It's not just me that is concerned by that. Yes, Bitcoin is larger than it once was. Compared to the massive growth in importance of the system though, it's not much larger. E.g. the project is maybe 3x larger than it used to be, but the value in dollar terms is 500x larger. So I think we need to try and address this, somehow. I'd like to see more in the region of 10 people working full time on Core, then we'd be making really significant progress on robustness, scaling, decentralisation and privacy issues.
Can't believe you are so money hungry greedy you would leave as soon as money drops by $50-100. Do you know, that in my country people live off $310 per month? I am sure you get at least 10 times as much, at least.

Can't believe you would starve if you worked for free for a bit.

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June 28, 2014, 09:34:44 PM
 #20

When I talked about "crisis" I didn't mean funding crisis - there's more funded work being done on Bitcoin Core now than at any time in the past. I was referring specifically to the way protocol development is grinding to a halt because of a lack of clear design principles combined with a culture that's become hopelessly adversarial - any proposed change is deluged with people coming up with any possible reason to object, without any kind of cost/benefit analysis being done. This is not going to motivate people to work on the many upgrades that we need or want. Scalability is just one of them. Robustness matters too.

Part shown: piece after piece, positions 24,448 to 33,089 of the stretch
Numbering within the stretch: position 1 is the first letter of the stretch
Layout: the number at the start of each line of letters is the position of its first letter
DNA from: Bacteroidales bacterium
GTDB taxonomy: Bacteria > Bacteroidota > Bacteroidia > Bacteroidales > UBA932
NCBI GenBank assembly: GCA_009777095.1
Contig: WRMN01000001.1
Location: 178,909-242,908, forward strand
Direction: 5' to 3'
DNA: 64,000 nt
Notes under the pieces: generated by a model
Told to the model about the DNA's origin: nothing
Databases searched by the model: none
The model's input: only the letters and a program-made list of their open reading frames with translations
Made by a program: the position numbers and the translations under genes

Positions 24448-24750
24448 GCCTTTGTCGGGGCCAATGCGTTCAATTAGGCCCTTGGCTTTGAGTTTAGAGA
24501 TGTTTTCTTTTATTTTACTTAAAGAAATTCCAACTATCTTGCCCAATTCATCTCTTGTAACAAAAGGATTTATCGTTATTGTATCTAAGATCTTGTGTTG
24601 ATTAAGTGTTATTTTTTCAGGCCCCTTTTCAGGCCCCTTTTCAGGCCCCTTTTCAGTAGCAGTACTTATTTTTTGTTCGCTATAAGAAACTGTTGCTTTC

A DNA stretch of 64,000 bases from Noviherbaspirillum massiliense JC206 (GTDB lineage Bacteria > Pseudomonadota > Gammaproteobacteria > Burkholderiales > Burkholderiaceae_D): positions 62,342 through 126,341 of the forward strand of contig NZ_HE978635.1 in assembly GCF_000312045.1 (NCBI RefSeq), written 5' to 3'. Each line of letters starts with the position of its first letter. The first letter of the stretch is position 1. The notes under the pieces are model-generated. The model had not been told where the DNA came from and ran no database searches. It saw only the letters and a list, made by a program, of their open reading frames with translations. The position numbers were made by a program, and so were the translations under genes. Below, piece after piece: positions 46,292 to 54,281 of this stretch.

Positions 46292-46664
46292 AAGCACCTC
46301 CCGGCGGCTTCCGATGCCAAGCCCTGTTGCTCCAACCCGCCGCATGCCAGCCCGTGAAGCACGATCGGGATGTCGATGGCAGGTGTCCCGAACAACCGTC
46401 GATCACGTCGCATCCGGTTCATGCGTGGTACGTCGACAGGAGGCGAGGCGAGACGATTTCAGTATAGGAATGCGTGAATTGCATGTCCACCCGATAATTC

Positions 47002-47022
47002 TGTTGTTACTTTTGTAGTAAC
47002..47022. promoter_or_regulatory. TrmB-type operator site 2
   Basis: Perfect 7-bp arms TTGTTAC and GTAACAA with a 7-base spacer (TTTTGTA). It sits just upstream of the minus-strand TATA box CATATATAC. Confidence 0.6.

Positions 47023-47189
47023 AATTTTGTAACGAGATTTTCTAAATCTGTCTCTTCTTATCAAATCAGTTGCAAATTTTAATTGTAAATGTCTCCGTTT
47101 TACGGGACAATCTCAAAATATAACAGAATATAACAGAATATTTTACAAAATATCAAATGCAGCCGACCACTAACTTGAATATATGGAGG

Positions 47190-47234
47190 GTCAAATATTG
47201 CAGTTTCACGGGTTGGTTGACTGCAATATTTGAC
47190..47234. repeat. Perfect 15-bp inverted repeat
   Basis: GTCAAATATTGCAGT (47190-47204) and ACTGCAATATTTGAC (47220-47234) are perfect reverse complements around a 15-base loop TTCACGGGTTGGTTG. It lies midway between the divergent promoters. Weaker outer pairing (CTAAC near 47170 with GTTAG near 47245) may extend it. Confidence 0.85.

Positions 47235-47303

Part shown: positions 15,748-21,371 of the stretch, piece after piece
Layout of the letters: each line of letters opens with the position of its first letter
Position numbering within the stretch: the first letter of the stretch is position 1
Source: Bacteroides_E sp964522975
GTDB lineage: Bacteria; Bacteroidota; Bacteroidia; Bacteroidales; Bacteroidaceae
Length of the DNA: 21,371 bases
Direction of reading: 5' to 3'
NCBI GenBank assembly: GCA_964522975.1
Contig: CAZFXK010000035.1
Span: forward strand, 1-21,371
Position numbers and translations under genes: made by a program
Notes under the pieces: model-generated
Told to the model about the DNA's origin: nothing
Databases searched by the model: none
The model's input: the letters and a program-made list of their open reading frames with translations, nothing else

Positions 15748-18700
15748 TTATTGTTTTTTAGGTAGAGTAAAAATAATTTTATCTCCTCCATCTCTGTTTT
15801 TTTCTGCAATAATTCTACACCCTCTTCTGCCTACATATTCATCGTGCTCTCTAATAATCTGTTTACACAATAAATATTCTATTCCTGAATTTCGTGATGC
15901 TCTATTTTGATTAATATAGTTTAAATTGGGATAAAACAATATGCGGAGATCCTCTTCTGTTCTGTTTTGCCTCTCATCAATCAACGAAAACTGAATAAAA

That said, although funding isn't in "crisis" per se, it's not where it probably should be. There are only three full time Core devs, four if you count Jeff though I think he also works on Bitpay's Javascript infrastructure too.

For comparison that's the same size as the BitPay Copay multisig wallet project. It's smaller than a lot of indie video games. It's smaller than the teams working on Coinbase, or Circle, or Hive. It's smaller than the team at YouTube that works on counting video playbacks.

Many companies have a larger team working on their intranet!

Yet, this is the backbone that handles about $8 billion of value.

It's not just me that is concerned by that. Yes, Bitcoin is larger than it once was. Compared to the massive growth in importance of the system though, it's not much larger. E.g. the project is maybe 3x larger than it used to be, but the value in dollar terms is 500x larger. So I think we need to try and address this, somehow. I'd like to see more in the region of 10 people working full time on Core, then we'd be making really significant progress on robustness, scaling, decentralisation and privacy issues.
Can't believe you are so money hungry greedy you would leave as soon as money drops by $50-100. Do you know, that in my country people live off $310 per month? I am sure you get at least 10 times as much, at least.

Can't believe you would starve if you worked for free for a bit.

last time i checked he didn't owe anyone anything, if he doesn't feel he earns enough for his efforts its his right to quit.